Third-year students in the University of St. Thomas School of Law Appellate Clinic argued a prisoner civil rights case involving attorney-client confidentiality before the U.S. Court of Appeals for the Ninth Circuit on May 22.
Because of the pandemic, the argument was presented by video – a new experiment in the federal appellate courts – rather than in person in San Francisco as originally scheduled. The students appeared by video from the University of St. Thomas law school courtroom.
The case, John Witherow v. Howard Skolnick, was argued by graduating students Anne St. Amant and Zuzana Menzlová, who participated in the law school’s Appellate Clinic led by Professor Gregory Sisk, Laghi Distinguished Chair in Law. The appellate team began working on the case in summer 2019, writing opening and reply briefs and then preparing for oral argument. The video of the oral argument is available here.
John Witherow, then a prisoner in Nevada, discovered that correctional officers were eavesdropping on his telephone calls to lawyers who represented him in prison condition litigation. In the prison unit where Witherow was held, officials had spliced a speaker box into the prison telephone system, which then allowed them to secretly listen to telephone calls. Although prison officials insist they engaged in monitoring only to verify a proper legal call, the correctional officer admitted she listened to the conversation for legal words that she had heard on television. In their appellate brief, defendant prison officials acknowledged they were evaluating the content of the conversations for what they regarded as pertinent legal issues. Moreover, evidence in the record revealed repeated and extended secret listening by correctional officers to attorney-client communications.
After the District Court dismissed Witherow’s claim that this eavesdropping on privileged attorney-client conversations violated his Fourth Amendment rights, the U.S. Court of Appeals for the Ninth Circuit reversed on appeal. The U.S. Court of Appeals for the Ninth Circuit held that a prisoner does have a right to confidential calls to attorneys but remanded the case to the trial court to consider whether there were available alternatives to monitoring to protect prison security. The District Court entered judgment on the first remand without allowing the parties to be heard, which prompted a second reversal by the U.S. Court of Appeals for the Ninth Circuit. Notwithstanding that Witherow presented evidence on the readily available telephone technology that can automatically detect and terminate abusive calls that are redirected from a lawyer, the District Court again ruled against Witherow on the second remand. The case is now on a third appeal.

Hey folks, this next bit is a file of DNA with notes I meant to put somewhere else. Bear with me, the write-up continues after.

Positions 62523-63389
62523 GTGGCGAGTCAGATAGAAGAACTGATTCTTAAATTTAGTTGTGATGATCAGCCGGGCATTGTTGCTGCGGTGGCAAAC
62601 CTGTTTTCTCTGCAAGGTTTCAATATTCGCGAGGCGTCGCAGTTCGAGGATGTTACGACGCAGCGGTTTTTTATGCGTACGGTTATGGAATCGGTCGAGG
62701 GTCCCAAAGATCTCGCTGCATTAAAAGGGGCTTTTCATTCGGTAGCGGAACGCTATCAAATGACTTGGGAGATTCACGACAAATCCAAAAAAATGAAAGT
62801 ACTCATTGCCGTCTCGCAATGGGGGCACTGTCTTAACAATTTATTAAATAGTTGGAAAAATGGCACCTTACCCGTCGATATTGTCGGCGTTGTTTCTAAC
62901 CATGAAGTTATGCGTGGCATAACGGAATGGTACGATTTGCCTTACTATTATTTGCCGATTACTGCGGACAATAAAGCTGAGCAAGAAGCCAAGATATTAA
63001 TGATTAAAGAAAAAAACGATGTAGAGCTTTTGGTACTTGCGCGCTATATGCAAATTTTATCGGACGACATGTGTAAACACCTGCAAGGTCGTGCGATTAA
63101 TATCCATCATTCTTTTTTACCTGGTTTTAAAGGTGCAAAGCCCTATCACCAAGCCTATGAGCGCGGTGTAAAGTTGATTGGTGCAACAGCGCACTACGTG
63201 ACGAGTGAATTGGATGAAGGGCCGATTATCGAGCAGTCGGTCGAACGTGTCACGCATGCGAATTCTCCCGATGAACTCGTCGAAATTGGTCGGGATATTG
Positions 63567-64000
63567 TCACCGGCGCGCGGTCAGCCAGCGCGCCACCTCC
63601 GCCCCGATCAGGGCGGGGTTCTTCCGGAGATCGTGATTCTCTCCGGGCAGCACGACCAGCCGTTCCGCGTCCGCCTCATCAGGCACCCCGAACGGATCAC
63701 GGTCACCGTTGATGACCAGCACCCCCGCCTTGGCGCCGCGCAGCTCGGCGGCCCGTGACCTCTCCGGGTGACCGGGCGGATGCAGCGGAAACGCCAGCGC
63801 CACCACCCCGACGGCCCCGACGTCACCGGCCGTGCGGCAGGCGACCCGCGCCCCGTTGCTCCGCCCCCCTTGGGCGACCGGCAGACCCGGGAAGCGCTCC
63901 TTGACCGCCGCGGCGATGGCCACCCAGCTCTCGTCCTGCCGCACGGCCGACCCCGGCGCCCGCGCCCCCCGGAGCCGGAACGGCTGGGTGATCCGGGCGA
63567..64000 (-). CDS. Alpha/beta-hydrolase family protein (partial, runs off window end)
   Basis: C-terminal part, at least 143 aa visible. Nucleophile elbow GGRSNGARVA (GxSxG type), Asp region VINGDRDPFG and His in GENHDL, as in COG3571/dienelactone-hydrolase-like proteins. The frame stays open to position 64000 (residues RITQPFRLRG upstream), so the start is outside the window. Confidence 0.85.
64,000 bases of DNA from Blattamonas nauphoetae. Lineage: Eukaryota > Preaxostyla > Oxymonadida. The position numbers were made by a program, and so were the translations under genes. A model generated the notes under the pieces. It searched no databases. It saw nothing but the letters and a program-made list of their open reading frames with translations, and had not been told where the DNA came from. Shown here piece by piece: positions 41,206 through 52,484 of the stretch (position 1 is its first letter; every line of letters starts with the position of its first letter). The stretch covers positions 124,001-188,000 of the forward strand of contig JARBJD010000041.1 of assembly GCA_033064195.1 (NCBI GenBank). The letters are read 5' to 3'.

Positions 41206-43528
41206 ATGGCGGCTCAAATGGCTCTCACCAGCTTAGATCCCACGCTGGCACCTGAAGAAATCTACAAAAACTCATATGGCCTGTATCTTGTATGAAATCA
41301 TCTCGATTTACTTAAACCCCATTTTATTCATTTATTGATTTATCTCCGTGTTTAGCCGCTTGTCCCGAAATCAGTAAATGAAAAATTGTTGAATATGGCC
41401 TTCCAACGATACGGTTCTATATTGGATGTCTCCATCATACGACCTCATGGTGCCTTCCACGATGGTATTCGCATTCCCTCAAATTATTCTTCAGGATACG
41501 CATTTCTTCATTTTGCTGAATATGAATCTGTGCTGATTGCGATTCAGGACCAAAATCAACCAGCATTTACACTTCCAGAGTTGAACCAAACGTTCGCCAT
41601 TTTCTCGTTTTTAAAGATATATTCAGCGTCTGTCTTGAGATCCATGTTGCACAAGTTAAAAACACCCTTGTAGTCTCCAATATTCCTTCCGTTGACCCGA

At the oral argument, the three judges asked numerous questions of the St. Thomas Law students about the facts of the case, including whether a single correctional officer remanded as defendant or if the case also involved higher level prison officials as well, the evidence about the extent of the correctional officer’s listening to legal calls, and the alternative telephone technology. The judges also questioned whether the defendant prison officials should be denied qualified immunity because the law was clearly established at the time of the episode. The students contended that a prior U.S. Court of Appeals for the Ninth Circuit decision had drawn the Fourth Amendment line against monitoring of prisoner calls properly placed to an attorney, and that a district court decision only a year earlier had directly warned Nevada prison officials not to intercept privileged attorney-client communications.
The Appellate Clinic is a yearlong course that charges students to study written and oral advocacy, appellate courts, appellate jurisdiction and the rules of appellate procedure. Clinical students represent a client pro bono under faculty supervision, briefing and arguing appellate cases on their behalf. The Appellate Clinic has won its last six prisoner rights cases before the U.S. Court of Appeals.